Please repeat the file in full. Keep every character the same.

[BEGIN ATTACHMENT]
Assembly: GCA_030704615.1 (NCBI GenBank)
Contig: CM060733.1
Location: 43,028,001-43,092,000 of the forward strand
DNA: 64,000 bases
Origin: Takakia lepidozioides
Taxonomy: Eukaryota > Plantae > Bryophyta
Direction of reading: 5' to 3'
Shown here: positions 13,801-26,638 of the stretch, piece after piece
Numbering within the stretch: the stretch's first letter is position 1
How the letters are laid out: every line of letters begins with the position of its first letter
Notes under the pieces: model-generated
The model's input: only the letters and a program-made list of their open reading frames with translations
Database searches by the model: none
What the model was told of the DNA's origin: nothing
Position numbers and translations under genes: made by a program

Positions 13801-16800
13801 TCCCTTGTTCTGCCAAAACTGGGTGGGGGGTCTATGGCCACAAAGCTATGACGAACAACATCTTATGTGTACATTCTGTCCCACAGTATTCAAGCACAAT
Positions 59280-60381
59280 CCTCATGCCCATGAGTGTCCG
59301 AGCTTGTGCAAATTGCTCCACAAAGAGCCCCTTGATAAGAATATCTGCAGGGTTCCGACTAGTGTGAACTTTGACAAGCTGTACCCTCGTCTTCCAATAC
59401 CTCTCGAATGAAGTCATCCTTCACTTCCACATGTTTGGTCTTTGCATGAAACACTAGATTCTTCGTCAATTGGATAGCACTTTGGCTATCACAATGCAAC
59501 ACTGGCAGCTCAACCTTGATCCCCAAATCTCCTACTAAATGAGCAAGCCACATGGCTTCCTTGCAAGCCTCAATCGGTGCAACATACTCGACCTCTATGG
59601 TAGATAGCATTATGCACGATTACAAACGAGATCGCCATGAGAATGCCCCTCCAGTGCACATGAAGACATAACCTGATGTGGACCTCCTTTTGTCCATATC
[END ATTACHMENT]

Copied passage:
Assembly: GCA_030704615.1 (NCBI GenBank)
Contig: CM060733.1
Location: 43,028,001-43,092,000 of the forward strand
DNA: 64,000 bases
Origin: Takakia lepidozioides
Taxonomy: Eukaryota > Plantae > Bryophyta
Direction of reading: 5' to 3'
Shown here: positions 13,801-26,638 of the stretch, piece after piece
Numbering within the stretch: the stretch's first letter is position 1
How the letters are laid out: every line of letters begins with the position of its first letter
Notes under the pieces: model-generated
The model's input: only the letters and a program-made list of their open reading frames with translations
Database searches by the model: none
What the model was told of the DNA's origin: nothing
Position numbers and translations under genes: made by a program

Positions 13801-16800
13801 TCCCTTGTTCTGCCAAAACTGGGTGGGGGGTCTATGGCCACAAAGCTATGACGAACAACATCTTATGTGTACATTCTGTCCCACAGTATTCAAGCACAAT
Positions 59280-60381
59280 CCTCATGCCCATGAGTGTCCG
59301 AGCTTGTGCAAATTGCTCCACAAAGAGCCCCTTGATAAGAATATCTGCAGGGTTCCGACTAGTGTGAACTTTGACAAGCTGTACCCTCGTCTTCCAATAC
59401 CTCTCGAATGAAGTCATCCTTCACTTCCACATGTTTGGTCTTTGCATGAAACACTAGATTCTTCGTCAATTGGATAGCACTTTGGCTATCACAATGCAAC
59501 ACTGGCAGCTCAACCTTGATCCCCAAATCTCCTACTAAATGAGCAAGCCACATGGCTTCCTTGCAAGCCTCAATCGGTGCAACATACTCGACCTCTATGG
59601 TAGATAGCATTATGCACGATTACAAACGAGATCGCCATGAGAATGCCCCTCCAGTGCACATGAAGACATAACCTGATGTGGACCTCCTTTTGTCCATATC